The whole luggage ban thing is really just another case of the airlines pulling one over on us, in my opinion. They have a capacity problem, and they’re looking for any way they can to get out of it. And guess who’s picking up the slack?
They say they don’t have enough space in their airplanes for all the bags that people want to bring with them, so they’re going to try and make some space by charging you extra for your bags!
And now, surprise surprise, the TSA is proposing that we’ll need to put our checked luggage through yet another layer of screening before boarding our planes with them. This means more delays, more hassles, more missed flights, more lines at the airport…
It’s time to take our money back from these guys. Here’s how: boycott their crappy service!
According to the latest regulations, airlines are now required to compensate you if your checked luggage is lost. It’s not much, but at least it’s something! This is a great incentive for airports to do their best to keep track of all bags and luggage, so that they don’t have to pay out any more compensation than necessary.
Unfortunately, there is still a lot of room for error in the way that luggage is handled. If you want to make sure that your bags are really safe, then I recommend using a lockable bag service like LuggageHero, which stores your bags safely in local businesses while you explore the city.
Having my bags stored in a secure location while I was travelling around Europe gave me peace of mind and ensured that they weren’t lost or damaged during transit. I would definitely recommend this service if you’re looking for an easy way to protect your valuables while on vacation!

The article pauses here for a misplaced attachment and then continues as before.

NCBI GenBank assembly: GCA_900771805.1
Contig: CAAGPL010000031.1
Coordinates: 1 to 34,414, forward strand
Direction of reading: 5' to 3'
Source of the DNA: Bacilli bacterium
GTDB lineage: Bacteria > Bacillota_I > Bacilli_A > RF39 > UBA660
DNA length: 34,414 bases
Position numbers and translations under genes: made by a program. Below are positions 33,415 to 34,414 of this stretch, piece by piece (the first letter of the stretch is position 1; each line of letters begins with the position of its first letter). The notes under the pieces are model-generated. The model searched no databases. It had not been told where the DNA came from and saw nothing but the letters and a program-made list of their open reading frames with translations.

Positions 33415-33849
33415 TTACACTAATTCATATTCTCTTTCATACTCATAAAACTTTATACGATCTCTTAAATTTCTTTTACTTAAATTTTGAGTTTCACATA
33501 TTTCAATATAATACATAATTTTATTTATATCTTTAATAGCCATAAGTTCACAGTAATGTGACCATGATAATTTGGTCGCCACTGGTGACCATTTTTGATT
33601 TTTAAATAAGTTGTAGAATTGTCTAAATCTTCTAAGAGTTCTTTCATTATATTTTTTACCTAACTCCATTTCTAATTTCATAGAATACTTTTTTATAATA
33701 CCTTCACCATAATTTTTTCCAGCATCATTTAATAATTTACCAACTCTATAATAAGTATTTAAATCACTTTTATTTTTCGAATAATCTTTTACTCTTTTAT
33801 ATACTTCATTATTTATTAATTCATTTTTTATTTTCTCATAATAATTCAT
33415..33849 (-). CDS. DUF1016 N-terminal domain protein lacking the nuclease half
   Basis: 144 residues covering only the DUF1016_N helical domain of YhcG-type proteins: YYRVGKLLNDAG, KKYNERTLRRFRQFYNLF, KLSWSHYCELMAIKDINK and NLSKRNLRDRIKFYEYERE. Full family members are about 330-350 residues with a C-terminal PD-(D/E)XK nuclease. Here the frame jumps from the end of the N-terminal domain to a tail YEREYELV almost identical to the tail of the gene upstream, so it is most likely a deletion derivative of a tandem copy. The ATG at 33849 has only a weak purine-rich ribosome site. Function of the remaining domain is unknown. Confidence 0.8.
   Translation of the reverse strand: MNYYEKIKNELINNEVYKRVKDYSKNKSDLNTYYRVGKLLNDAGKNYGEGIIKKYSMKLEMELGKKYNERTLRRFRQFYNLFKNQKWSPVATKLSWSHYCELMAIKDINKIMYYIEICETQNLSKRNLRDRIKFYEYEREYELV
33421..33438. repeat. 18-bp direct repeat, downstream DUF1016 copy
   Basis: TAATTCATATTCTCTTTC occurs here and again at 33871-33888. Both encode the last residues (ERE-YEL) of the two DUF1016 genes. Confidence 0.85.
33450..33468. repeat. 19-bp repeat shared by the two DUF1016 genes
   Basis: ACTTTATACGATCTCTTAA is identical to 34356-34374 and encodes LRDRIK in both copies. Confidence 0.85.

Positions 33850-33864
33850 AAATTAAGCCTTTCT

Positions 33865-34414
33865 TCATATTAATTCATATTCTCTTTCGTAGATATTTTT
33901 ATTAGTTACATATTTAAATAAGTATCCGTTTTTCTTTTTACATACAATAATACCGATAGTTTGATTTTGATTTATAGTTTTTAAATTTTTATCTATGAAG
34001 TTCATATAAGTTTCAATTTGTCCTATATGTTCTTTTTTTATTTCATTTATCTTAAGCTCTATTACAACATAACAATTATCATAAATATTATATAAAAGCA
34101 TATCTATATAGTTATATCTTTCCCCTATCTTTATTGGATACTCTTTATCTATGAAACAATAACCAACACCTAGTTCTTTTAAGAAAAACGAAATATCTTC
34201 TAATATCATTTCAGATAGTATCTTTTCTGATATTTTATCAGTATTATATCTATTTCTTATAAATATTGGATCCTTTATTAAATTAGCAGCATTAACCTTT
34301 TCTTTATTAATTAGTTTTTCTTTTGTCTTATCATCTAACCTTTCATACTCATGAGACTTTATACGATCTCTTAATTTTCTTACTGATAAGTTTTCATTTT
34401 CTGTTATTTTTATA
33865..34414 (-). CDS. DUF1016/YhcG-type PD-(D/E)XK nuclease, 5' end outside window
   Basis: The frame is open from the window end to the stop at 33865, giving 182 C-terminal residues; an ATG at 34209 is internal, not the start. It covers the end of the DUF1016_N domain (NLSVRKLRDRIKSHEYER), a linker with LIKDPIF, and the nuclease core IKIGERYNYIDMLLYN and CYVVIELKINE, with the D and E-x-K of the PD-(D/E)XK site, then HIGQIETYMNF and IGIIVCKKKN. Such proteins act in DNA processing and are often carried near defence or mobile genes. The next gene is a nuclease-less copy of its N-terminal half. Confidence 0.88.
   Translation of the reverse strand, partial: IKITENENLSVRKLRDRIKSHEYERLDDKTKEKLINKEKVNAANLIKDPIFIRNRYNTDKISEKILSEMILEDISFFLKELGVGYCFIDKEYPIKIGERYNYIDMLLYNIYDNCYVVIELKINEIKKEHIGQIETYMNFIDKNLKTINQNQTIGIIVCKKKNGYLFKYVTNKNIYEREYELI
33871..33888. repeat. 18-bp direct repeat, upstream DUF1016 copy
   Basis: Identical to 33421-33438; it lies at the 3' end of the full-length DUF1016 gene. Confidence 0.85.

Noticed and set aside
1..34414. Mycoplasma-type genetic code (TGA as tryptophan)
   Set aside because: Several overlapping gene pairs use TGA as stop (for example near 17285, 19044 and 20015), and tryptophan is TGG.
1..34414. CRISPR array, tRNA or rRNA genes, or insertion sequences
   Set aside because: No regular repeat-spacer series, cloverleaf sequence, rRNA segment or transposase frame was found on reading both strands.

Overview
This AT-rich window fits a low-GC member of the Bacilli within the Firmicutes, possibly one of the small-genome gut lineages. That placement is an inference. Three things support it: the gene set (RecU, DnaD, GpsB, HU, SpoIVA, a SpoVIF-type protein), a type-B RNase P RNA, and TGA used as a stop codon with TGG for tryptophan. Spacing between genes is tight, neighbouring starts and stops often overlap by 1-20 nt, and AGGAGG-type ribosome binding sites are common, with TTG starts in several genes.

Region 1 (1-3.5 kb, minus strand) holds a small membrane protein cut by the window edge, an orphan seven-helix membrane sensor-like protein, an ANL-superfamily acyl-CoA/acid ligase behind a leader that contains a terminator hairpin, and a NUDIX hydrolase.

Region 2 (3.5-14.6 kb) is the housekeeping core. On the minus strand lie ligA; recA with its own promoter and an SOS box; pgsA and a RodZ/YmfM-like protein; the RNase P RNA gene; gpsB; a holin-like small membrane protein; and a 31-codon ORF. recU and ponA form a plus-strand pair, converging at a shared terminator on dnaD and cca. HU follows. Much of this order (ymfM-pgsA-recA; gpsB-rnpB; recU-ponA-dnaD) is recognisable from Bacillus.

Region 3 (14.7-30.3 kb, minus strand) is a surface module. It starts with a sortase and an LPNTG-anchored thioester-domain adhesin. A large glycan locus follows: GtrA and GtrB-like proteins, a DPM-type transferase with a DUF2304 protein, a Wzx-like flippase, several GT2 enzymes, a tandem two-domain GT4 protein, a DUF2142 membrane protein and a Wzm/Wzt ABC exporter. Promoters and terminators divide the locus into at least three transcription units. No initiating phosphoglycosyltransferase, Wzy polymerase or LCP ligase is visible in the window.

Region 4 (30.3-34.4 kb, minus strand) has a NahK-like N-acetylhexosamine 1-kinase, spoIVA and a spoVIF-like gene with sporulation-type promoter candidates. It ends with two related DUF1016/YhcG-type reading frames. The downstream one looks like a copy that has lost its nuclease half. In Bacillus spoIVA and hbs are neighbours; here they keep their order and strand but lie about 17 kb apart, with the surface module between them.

Undoubtedly, if you have flown in the past year or so, you will have noticed a distinct uptick in the number of passengers carrying on their luggage. This has been attributed to a number of factors including:
1) The ever increasing price of checked luggage;
2) The desire to avoid arriving at one’s destination only to discover one’s luggage has not come with; and
3) The more recent ban on carrying liquids and gels onto flights.
The latter factor was touted by many as the straw that broke the camel’s back–the reason for which most people would finally switch from checking their bags to carrying them on. But according to a recent article in the New York Times, an even better reason may be that airlines can no longer avoid paying for lost bags.
Although airlines are quick to advertise how cheap their tickets are, they are also quick to hide costs such as baggage fees and additional charges for meals, drinks, pillows and blankets. As such, it is no surprise that when it comes to lost bags, airlines do everything they can to avoid having to pay passengers for their losses. And up until now, they’ve done a great job. According to the Department of Transportation (DOT), “airlines reported 3.35
Last week, the U.S. Department of Transportation (DOT) issued a final rule that requires airlines to compensate passengers for lost or delayed baggage. This new regulation has been long-awaited by passengers and consumer advocates alike, as it provides protection against lost or damaged luggage, a problem that continues to plague travelers and airlines alike. The new rule takes effect on August 23, 2008 and requires airlines to pay up to $3,300 per passenger for lost luggage.
The regulation also requires airlines to keep passengers better informed about their lost bags. They must provide an incident report for each piece of lost luggage with contact information for the airline’s Baggage Service Office and include instructions on how the passenger may file a claim for compensation of “reasonable” expenses incurred as a result of the mishandled bag.